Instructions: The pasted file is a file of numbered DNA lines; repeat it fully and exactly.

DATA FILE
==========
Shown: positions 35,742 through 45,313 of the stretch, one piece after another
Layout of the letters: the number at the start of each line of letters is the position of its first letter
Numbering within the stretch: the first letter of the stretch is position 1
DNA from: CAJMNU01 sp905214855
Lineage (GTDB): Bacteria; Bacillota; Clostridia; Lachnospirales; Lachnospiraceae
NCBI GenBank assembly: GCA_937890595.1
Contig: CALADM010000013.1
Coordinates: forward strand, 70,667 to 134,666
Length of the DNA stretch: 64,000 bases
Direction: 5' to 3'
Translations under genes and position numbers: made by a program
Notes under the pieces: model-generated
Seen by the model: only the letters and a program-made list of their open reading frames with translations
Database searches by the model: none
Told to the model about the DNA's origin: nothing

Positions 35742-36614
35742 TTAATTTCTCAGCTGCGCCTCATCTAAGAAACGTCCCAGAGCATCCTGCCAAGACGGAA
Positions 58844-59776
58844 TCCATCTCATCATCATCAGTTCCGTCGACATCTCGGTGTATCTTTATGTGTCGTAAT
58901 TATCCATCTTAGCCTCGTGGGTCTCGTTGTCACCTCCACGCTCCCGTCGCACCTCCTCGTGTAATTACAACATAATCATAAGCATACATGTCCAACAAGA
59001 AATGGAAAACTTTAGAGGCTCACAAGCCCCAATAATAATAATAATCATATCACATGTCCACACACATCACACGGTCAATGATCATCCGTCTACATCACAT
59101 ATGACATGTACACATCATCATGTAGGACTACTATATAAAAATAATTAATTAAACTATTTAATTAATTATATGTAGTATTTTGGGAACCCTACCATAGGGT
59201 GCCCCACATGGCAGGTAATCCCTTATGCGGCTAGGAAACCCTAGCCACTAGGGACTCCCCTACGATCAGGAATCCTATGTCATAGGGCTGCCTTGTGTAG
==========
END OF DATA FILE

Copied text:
Shown: positions 35,742 through 45,313 of the stretch, one piece after another
Layout of the letters: the number at the start of each line of letters is the position of its first letter
Numbering within the stretch: the first letter of the stretch is position 1
DNA from: CAJMNU01 sp905214855
Lineage (GTDB): Bacteria; Bacillota; Clostridia; Lachnospirales; Lachnospiraceae
NCBI GenBank assembly: GCA_937890595.1
Contig: CALADM010000013.1
Coordinates: forward strand, 70,667 to 134,666
Length of the DNA stretch: 64,000 bases
Direction: 5' to 3'
Translations under genes and position numbers: made by a program
Notes under the pieces: model-generated
Seen by the model: only the letters and a program-made list of their open reading frames with translations
Database searches by the model: none
Told to the model about the DNA's origin: nothing

Positions 35742-36614
35742 TTAATTTCTCAGCTGCGCCTCATCTAAGAAACGTCCCAGAGCATCCTGCCAAGACGGAA
Positions 58844-59776
58844 TCCATCTCATCATCATCAGTTCCGTCGACATCTCGGTGTATCTTTATGTGTCGTAAT
58901 TATCCATCTTAGCCTCGTGGGTCTCGTTGTCACCTCCACGCTCCCGTCGCACCTCCTCGTGTAATTACAACATAATCATAAGCATACATGTCCAACAAGA
59001 AATGGAAAACTTTAGAGGCTCACAAGCCCCAATAATAATAATAATCATATCACATGTCCACACACATCACACGGTCAATGATCATCCGTCTACATCACAT
59101 ATGACATGTACACATCATCATGTAGGACTACTATATAAAAATAATTAATTAAACTATTTAATTAATTATATGTAGTATTTTGGGAACCCTACCATAGGGT
59201 GCCCCACATGGCAGGTAATCCCTTATGCGGCTAGGAAACCCTAGCCACTAGGGACTCCCCTACGATCAGGAATCCTATGTCATAGGGCTGCCTTGTGTAG